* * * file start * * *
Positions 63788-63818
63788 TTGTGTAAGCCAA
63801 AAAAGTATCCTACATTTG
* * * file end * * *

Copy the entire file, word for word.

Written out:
Positions 63788-63818
63788 TTGTGTAAGCCAA
63801 AAAAGTATCCTACATTTG